Valuation analysts may overestimate the company-specific risk premium when valuing small businesses

Ted Israel (Eckhoff Accountancy Corporation) is one of several valuation practitioners that believe there is strong evidence that the small publicly traded companies that inhabit Ibbotson’s deciles 10y and 10z and Duff & Phelps’s portfolio 25 are plagued with many of the same conditions generally associated with small private companies.  In his article “Risky Business: The Generous Helping of Company-Specific Risk That May Already Be Included in Your Size Premium,” published in the upcoming June issue of BVUpdate, Israel writes:

If the analyst is valuing a small company and the estimated cost of capital includes a size risk premium ….then the incremental premium to address the unsystematic risk posed by the company is very small, if not unnecessary. The reason for this conclusion is the makeup of the companies that compose the smallest deciles or portfolios of size compiled by these data providers: i.e., risky companies.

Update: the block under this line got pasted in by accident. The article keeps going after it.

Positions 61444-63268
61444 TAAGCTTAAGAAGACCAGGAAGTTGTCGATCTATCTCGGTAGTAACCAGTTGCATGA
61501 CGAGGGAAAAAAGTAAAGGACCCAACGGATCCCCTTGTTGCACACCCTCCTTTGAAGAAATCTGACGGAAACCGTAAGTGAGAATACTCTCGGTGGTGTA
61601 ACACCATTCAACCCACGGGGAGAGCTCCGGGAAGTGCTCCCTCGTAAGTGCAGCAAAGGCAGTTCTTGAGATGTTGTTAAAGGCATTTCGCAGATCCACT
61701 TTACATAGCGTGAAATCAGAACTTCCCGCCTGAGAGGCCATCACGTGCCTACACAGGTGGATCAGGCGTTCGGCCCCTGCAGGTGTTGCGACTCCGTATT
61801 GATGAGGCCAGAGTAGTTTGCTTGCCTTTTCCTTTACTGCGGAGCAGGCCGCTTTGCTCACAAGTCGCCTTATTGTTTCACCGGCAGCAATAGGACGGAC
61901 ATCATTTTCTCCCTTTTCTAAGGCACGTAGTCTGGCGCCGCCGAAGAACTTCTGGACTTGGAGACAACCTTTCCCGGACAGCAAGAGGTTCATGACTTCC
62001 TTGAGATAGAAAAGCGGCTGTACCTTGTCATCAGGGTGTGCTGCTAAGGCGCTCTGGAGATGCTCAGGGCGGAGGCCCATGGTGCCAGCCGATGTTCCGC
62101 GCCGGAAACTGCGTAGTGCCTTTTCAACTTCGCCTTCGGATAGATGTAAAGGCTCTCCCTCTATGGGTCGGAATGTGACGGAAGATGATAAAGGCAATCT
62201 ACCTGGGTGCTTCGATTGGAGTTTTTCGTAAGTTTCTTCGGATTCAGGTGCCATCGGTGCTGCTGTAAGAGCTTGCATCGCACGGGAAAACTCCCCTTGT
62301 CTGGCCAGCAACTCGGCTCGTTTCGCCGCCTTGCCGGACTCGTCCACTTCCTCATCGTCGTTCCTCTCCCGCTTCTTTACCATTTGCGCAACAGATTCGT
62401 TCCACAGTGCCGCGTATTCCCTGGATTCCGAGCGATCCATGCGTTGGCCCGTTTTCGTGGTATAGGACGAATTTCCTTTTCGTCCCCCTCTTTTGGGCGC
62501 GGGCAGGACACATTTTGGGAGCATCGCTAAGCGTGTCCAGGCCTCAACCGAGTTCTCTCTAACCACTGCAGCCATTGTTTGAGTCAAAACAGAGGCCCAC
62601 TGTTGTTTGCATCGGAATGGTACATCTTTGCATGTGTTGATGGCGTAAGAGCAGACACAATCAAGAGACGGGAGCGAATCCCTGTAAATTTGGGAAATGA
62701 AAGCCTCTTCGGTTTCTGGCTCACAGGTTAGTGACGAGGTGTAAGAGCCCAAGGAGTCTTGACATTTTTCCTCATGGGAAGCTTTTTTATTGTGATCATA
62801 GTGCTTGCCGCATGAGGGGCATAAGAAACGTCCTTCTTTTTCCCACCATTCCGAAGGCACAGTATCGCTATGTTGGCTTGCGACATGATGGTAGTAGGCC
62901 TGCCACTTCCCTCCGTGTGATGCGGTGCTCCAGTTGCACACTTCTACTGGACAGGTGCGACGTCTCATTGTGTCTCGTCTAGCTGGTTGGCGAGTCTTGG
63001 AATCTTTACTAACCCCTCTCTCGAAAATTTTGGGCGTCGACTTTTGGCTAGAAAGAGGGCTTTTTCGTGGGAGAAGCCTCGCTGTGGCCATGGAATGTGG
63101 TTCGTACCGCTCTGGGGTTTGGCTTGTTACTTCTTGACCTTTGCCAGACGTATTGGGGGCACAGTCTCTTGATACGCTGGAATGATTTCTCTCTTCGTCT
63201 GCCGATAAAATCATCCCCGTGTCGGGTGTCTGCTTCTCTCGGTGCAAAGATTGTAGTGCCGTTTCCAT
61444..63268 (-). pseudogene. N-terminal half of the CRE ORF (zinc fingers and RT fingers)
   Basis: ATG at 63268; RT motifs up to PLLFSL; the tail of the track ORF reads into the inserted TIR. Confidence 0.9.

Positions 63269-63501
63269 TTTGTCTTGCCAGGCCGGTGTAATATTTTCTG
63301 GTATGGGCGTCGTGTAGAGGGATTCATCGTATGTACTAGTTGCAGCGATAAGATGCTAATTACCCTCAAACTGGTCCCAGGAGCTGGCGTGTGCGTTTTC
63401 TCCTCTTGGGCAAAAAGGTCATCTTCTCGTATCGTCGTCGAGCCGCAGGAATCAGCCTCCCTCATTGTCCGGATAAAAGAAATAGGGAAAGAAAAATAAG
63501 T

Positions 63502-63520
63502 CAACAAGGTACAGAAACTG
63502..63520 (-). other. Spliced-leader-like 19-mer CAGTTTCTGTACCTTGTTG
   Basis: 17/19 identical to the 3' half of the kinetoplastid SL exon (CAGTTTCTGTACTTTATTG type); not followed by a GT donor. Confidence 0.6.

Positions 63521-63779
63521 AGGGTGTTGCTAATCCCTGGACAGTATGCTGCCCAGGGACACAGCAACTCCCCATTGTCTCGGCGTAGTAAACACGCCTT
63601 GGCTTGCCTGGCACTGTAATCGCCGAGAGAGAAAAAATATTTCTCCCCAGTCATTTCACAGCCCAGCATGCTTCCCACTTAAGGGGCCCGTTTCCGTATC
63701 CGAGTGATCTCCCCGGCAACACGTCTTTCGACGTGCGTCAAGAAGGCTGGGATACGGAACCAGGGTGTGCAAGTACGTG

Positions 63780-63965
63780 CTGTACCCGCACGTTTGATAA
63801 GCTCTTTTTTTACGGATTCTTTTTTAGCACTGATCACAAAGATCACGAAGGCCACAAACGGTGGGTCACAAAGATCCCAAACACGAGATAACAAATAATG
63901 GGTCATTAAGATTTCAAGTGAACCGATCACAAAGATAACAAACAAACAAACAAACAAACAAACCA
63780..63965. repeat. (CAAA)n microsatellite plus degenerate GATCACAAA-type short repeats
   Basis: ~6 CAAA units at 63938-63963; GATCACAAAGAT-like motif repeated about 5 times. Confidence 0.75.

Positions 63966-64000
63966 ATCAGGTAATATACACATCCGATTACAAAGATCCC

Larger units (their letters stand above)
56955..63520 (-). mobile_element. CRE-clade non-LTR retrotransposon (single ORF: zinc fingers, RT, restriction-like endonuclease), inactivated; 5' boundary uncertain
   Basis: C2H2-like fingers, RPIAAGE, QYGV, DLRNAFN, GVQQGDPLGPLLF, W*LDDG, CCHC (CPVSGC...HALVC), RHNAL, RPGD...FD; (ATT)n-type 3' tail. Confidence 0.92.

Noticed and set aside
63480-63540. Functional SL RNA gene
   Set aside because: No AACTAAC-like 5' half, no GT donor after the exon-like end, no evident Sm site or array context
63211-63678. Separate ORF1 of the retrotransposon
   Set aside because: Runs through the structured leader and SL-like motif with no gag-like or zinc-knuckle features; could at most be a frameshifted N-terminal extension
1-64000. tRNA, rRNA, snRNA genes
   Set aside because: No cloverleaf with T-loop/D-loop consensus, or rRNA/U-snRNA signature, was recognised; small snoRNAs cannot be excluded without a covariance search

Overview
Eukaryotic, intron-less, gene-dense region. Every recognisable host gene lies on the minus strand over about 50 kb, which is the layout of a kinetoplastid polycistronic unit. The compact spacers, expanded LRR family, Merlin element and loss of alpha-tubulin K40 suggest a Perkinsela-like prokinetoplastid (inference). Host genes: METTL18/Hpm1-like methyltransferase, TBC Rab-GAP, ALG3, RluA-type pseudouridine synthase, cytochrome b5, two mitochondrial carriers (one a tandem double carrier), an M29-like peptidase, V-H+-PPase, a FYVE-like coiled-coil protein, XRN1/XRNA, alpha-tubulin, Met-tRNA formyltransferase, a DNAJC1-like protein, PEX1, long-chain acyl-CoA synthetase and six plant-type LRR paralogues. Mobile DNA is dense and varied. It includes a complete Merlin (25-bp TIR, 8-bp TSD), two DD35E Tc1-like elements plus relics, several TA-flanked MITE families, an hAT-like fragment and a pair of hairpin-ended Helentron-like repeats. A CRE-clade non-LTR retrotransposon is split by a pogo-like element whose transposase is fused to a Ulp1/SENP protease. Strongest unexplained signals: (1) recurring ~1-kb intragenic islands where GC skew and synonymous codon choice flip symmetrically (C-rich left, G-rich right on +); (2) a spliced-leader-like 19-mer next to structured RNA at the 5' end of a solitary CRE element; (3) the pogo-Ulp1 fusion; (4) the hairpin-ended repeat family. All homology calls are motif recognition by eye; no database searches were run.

Download the complete article: Because of the growing interest in this subject, we’ve added Israel’s article to our free downloads page at BVResources.

Israel and Jim Harrington (Duff & Phelps) are going to speak on the subject at the CalCPA BV Conference on June 3rd in San Francisco. Also speaking are Warren Miller (Beckmill Research) and Robert Slee (Robertson & Foley).